On another note, we made it through the holidays reaction-free. However, we did find ourselves in a very unsettling situation on Saturday night. We were at a Christmas party and my aunt made a peanut butter cake forgetting about Alex’s allergy. That’s fine, I made a dessert too, one he could have. As I wandered into the kitchen I noticed a bowl of nuts. Oh goody. I told Alex not to go near the bowl or the counter it was on. I did let him eat the chips that were in the bowl on the other counter. About an hour later I saw my aunt get a handful of nuts and then go and put her hand in the bowl of chips. Needless to say my breath was caught in my throat at this sight. Alex did not get any more chips the rest of the night and I remembered that we are always learning with this allergy.

Moving Forward — July 28, 2008

Moving Forward

Now that the school situation is figured out, we are moving on to bigger and better things for Alex. Up until now we have solely relied on our pediatricians for peanut allergy information. I have decided to take Alex to an actual allergist. We need to figure out what we can do to keep him more safe and to see if there are any trials he can participate in. A lot of trials seem to want candidates who have actually gone through anaphylaxis. Thankfully Alex has not but it also makes him a less likely candidate.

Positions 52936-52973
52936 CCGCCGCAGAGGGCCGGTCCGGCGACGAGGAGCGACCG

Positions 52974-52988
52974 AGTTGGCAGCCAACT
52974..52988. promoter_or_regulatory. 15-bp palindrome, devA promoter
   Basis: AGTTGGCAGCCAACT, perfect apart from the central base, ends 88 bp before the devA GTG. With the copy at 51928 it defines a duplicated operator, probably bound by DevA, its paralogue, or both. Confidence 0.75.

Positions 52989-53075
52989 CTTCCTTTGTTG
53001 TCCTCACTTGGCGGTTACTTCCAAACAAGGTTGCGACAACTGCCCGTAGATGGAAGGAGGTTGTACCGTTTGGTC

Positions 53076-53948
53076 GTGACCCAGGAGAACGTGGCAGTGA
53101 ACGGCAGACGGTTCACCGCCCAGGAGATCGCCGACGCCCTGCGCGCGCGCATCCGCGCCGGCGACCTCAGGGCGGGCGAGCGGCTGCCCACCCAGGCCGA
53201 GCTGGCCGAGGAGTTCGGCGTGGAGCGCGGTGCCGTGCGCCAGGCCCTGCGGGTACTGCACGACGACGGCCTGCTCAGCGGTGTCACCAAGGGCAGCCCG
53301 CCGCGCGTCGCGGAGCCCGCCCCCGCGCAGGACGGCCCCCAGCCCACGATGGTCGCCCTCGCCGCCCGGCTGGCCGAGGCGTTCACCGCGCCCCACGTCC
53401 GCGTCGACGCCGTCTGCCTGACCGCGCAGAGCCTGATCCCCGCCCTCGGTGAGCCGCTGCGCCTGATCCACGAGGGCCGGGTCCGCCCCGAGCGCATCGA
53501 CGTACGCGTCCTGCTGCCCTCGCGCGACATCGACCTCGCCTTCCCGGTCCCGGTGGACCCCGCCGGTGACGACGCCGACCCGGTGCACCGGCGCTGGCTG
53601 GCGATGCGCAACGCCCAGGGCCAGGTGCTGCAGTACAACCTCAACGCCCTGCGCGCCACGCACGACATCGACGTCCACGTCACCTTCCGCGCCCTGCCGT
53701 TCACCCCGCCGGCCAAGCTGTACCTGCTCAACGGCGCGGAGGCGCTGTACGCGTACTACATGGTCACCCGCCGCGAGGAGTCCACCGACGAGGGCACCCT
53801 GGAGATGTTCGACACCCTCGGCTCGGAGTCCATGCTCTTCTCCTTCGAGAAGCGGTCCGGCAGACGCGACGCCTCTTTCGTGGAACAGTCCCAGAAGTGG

The trials we are most interested in are the ones where the patient ingests small amounts of peanut protein on a daily basis until they are ingesting the equivalent of several (like 13) peanuts. The plan here is not to make the patient no longer allergic to peanuts, it is to avoid the cross contamination issues we face on a daily basis. We wouldn’t have to worry that the chocolate chip cookie he ate was made on the same line as the Nutter Butters or that the ice cream he had wasn’t made in the same machine as a peanut containing ice cream. Anything we can do to make Alex’s world a little safer is what we want to do, as any parent would.

Now, the problem with all of this is that the allergist doesn’t have an appointment until December 30! Literally the end of the year. We’re on a cancellation list but even that is long. We’ll see. Hopefully, fingers crossed we will get in earlier.